Figure 6. Install complete.
Figure 7. Start a project.
Figure 8. Configure microcontroller settings.
22 SERVO 08.2008
In Figure 8, you see that I’ve selected the processor
type and the clock speed. Study your product document for
your chosen AVR microcontroller carefully to select its clock
speed and other settings we’ll discuss later. I selected the
AVR Target Hardware to set these features. If you look at
the Environment selection (after you click on the triangle to
open the C/C++ Build category), you’ll see that the IDE has
already found your AVR MacPack directory and has set
everything up for us! Totally cool! We’re ready to make a
program and project.
When we created our project, a folder was created
called Documents/Workspace/Tiny26. Here, you can drop
or create your C files for your projects. If you copy files
there, go to the Eclipse IDE in the Explorer Window and
right-click on the project — in this case, Tiny26 — select
Refresh, and the project will pick up the files. If you are
making new files, then just remember to save them there.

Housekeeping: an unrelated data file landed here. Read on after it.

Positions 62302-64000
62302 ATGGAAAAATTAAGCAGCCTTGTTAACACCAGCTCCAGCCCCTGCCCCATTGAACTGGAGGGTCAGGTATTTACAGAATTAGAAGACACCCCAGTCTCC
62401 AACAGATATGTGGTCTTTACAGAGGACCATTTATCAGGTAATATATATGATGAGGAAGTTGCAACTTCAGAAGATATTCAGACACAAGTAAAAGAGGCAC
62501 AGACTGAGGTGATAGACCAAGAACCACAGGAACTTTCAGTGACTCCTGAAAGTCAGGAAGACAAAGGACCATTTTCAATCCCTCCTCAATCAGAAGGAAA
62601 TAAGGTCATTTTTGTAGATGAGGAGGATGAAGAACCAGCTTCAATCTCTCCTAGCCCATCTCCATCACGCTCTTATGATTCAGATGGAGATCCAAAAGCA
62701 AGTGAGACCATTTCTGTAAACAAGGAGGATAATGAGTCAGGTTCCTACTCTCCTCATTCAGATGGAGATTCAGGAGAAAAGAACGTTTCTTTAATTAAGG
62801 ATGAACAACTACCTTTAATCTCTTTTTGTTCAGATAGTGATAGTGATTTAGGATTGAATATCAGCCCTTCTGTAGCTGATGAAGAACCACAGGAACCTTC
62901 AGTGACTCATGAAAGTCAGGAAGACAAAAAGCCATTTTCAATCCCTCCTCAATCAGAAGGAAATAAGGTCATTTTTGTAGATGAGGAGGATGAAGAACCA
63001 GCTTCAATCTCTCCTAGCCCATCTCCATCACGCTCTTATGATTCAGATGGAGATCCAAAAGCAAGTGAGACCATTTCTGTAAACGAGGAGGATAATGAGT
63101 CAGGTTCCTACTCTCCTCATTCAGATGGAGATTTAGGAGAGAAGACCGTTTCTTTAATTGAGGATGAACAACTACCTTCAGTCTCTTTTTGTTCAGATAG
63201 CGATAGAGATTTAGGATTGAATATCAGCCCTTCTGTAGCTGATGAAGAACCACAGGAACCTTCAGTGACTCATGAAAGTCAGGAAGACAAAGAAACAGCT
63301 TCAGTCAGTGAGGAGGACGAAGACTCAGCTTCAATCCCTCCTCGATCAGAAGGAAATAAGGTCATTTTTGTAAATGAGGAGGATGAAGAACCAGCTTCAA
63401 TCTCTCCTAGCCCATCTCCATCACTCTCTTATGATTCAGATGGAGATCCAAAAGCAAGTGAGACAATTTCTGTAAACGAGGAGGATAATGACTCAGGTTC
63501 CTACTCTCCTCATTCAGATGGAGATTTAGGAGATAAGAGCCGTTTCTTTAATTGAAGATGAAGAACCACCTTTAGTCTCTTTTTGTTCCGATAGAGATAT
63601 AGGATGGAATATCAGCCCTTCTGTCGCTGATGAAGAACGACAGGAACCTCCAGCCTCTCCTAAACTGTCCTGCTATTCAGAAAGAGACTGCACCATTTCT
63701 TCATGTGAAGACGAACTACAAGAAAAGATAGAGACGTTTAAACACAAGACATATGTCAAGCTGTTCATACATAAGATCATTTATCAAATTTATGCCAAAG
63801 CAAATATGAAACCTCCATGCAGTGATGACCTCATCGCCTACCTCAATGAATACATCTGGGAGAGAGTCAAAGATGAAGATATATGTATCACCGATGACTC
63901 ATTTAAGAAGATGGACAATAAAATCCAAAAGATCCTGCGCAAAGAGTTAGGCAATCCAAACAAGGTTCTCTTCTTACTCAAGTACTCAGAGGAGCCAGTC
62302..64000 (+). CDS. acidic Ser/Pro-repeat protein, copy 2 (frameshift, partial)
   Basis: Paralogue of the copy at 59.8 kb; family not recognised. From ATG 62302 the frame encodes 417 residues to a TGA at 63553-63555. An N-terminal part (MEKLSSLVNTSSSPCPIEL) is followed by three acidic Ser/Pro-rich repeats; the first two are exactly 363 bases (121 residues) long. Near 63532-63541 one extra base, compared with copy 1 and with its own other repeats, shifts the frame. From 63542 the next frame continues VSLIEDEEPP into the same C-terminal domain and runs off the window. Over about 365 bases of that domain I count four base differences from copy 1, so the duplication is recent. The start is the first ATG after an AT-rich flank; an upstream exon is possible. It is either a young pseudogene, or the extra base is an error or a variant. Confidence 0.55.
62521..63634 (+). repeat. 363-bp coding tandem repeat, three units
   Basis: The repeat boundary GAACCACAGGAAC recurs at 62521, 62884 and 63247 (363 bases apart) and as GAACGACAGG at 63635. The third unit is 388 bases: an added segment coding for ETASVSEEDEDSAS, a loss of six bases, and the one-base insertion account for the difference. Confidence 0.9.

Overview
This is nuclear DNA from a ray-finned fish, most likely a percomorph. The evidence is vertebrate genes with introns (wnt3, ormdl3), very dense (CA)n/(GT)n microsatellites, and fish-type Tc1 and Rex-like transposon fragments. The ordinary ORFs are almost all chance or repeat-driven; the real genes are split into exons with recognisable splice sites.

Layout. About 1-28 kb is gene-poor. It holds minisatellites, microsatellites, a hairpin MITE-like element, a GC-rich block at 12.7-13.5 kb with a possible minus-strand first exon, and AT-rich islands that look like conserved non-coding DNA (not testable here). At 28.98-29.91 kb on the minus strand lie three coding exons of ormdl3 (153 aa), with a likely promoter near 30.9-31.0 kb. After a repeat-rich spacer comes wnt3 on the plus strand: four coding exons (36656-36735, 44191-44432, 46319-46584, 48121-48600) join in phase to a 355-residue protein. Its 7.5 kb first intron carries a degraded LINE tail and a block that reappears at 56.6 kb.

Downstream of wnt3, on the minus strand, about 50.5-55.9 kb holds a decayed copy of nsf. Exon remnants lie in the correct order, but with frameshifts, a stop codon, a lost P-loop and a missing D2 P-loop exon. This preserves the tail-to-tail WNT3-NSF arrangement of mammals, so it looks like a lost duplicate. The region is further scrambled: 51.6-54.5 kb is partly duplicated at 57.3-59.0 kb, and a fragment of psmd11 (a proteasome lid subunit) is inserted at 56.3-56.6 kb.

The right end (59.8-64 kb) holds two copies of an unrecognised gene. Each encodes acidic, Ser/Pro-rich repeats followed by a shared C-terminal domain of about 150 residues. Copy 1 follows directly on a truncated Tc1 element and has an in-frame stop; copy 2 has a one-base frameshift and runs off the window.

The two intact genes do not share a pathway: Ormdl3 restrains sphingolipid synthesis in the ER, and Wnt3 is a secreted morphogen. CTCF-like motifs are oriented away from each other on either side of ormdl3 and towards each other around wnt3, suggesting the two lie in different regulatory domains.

When you have everything ready to go, it is time to build
your project. At this time, the Debug configuration isn’t
all that useful since it doesn’t create a hex file. So, make
sure you are using your Release configuration. To do this,
navigate Project -> Build Configuration -> Set Active ->
To build, you can navigate Project -> Build All, use the
<propeller> B hot key, or press the Build All icon on the
toolbar (looks like a page with 1s and 0s on it.) If there are
any problems in the build, the errors will show up in the
Console window at the bottom of the IDE window. To go
to the error line in your source code, click on the Problems
window and double-click on the error; the IDE will take you
to the line. See Figure 9 for a condensed view of the IDE
and those tabs.
You’ll note a tab called AVR Device Explorer; this is
a very nice utility that shows you all of the hardware
registers, I/O ports, and interrupt sources and their names
for your chosen microcontroller.
Programming a Microcontroller
I’ve reached the end of my allotted space now. In my
next installment, I will show you how to configure a
programmer board — an AVRISP 2 to be specific — to
program your microcontroller, and how to add a tool to
your Eclipse IDE to program at a press of a button. SV
Figure 9. The Eclipse IDE window.